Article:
On 13 February 2020 the Vienna Regional Court for Civil Matters closed the oral hearing in the data protection case brought against Facebook by European privacy group None of Your Business, which was co-founded by the Austrian activist Max Schrems. During the hearing, Facebook's European privacy director, Cecilia Alvarez, faced questions centring on matters of data control regarding the social media platform – in particular, issues pertaining to:
- Facebook's ability to obtain consent from its users;
- its compliance with data requests by those active on the networking site; and
- the crucial question of what the term 'deletion of data' entails.
On being asked which data is being stored, Alvarez admitted to being unaware of what information is retained or even the methodology which Facebook would employ in doing so. However, during questioning, it was established that deleted passwords continue to be stored for a minimum of eight years and that the platform has access to user data from partners even in the absence of being granted consent. While a verdict is expected to be issued in due course, an appeal is likely to be lodged with the Vienna Higher Regional Court, which could possibly see the claim being brought before the Austrian Supreme Court or the European Court of Justice (ECJ).
The matter is preceded by a long history of hearings in Austria, Ireland and Luxembourg. This article focuses on the proceedings that have played out in Austria.
While many of the questions surrounding this case have been considered at the EU level, the role of the Austrian courts is not to be disregarded. On 24 January 2015, the ECJ held that Schrems could make a claim under consumer law as an individual but not on behalf of European signatories in a class action suit. However, it was the essential determination of whether a user's right can be asserted under the EU General Data Protection Regulation (GDPR) before state courts that became the defining question considered by the Austrian Supreme Court. In its decision of 11 June 2019, the court blocked Facebook's attempt to evade a lawsuit on fundamental data protection, thereby distancing itself from a prior ruling of the Vienna Higher Regional Court. The Supreme Court further reinforced that national law does not apply if it conflicts with the GDPR.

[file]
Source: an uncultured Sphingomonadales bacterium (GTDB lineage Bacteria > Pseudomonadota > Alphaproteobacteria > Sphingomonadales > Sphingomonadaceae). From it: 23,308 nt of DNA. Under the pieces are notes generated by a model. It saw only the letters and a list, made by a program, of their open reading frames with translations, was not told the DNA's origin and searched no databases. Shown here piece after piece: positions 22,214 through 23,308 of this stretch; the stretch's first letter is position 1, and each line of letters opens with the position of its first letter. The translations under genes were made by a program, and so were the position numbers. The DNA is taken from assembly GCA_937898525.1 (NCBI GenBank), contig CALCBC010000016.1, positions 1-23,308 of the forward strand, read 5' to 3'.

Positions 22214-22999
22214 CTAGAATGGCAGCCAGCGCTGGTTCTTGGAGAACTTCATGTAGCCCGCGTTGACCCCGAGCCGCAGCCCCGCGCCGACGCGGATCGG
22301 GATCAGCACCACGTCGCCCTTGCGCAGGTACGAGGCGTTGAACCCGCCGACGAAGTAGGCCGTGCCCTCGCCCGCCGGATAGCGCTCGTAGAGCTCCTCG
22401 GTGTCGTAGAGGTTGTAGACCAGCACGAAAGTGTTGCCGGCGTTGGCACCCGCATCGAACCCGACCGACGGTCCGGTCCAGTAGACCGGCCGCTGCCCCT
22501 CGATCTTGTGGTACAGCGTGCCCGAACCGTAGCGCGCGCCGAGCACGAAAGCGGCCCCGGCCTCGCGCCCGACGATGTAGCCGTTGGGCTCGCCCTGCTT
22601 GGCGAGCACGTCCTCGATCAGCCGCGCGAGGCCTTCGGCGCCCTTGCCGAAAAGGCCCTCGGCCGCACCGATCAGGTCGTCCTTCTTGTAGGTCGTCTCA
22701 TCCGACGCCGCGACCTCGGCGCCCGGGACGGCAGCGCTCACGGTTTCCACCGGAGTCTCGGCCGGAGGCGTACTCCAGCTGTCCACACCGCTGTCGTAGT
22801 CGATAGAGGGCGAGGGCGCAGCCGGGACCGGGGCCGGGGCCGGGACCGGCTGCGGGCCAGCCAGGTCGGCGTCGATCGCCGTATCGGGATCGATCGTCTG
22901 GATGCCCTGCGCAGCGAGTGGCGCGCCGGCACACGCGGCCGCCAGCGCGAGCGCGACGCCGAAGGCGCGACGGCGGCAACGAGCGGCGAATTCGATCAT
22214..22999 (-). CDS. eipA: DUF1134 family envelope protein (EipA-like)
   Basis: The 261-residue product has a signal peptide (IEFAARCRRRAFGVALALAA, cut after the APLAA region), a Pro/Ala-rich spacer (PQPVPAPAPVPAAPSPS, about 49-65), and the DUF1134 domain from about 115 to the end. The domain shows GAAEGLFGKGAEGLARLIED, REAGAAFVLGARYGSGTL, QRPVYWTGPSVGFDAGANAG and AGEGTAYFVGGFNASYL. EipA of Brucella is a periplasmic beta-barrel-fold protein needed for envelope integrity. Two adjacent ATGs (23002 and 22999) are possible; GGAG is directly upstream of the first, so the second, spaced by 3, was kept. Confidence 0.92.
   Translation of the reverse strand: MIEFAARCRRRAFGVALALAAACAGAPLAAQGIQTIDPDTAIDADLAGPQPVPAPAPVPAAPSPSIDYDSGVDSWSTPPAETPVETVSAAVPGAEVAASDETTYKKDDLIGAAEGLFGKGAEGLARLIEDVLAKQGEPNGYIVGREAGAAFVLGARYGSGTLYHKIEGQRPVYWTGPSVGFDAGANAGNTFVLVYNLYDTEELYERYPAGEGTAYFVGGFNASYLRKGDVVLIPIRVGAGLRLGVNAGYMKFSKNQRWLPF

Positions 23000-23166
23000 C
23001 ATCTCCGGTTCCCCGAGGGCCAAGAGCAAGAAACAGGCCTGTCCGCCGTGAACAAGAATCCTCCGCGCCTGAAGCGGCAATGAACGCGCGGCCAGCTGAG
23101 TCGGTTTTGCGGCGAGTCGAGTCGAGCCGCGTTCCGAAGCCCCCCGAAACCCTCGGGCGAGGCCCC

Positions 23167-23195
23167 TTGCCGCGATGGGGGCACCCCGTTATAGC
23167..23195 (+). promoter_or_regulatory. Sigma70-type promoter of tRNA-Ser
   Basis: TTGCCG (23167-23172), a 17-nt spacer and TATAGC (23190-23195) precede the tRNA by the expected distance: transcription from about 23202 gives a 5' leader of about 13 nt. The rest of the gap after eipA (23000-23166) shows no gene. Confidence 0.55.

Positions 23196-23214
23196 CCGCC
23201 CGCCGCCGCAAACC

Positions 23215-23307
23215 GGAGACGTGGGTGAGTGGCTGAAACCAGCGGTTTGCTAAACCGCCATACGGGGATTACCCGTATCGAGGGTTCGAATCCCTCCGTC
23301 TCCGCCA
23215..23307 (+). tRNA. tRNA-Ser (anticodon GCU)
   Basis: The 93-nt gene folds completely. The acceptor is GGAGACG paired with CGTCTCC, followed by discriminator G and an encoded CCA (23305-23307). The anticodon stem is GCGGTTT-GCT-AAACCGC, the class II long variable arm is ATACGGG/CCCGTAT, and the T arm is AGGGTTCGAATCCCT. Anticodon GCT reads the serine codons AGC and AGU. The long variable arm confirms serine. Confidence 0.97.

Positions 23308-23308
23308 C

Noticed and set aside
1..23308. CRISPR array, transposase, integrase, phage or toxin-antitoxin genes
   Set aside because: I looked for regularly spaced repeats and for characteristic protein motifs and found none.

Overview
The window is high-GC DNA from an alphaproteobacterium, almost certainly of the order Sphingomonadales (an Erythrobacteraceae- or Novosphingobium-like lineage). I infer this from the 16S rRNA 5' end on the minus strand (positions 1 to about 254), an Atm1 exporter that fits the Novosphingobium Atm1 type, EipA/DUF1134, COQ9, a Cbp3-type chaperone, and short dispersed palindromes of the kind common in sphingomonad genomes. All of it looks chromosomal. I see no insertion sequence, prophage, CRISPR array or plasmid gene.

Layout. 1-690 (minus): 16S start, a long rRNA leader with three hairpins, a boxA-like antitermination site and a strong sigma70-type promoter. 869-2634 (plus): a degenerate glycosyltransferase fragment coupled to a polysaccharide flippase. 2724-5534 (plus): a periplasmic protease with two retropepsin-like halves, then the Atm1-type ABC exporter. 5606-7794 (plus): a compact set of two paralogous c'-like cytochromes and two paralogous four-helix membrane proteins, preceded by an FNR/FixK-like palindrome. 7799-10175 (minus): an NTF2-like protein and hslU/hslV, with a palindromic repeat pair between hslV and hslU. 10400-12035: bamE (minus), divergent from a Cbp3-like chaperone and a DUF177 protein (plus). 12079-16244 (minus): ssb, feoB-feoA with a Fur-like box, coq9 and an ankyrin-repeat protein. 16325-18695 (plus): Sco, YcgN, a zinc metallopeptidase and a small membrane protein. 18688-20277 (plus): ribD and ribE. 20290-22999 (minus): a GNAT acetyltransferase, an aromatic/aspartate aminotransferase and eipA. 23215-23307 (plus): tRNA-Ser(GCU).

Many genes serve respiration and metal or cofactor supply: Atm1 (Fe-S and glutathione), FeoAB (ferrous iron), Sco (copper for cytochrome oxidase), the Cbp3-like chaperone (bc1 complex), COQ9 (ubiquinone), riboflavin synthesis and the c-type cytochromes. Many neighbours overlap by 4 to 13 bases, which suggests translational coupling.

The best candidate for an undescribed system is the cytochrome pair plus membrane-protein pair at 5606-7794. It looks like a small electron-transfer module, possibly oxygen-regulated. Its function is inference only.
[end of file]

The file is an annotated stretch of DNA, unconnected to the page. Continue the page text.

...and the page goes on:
In the coming weeks, Austria will once again become the focus of legal practitioners, scholars and legislators both at home and abroad. As recently as 2019, the ECJ issued a decision – in an unrelated matter on a preliminary request rendered by the Supreme Court regarding the interpretation of EU Directive 2000/31/EC – forcing Facebook to oblige by the national court's order to remove defamatory posts globally. The ruling came after Eva Glawischnig-Piesczek, a politician of the Austrian Green Party, filed a claim against Facebook in the Supreme Court, which ordered the network to remove the post due to its illegal user-generated content. This decision not only served as a benchmark for the purview of European laws in governing online transactions, but also afforded member states greater power to enforce national rules on matters of hate speech and privacy.
In light of these developments and the soaring number of often competing rules and regulations, the pending decision of the Vienna Regional Court for Civil Matters foreshadows further disputes on Europe's role in setting new standards by which internet activity is to be regulated.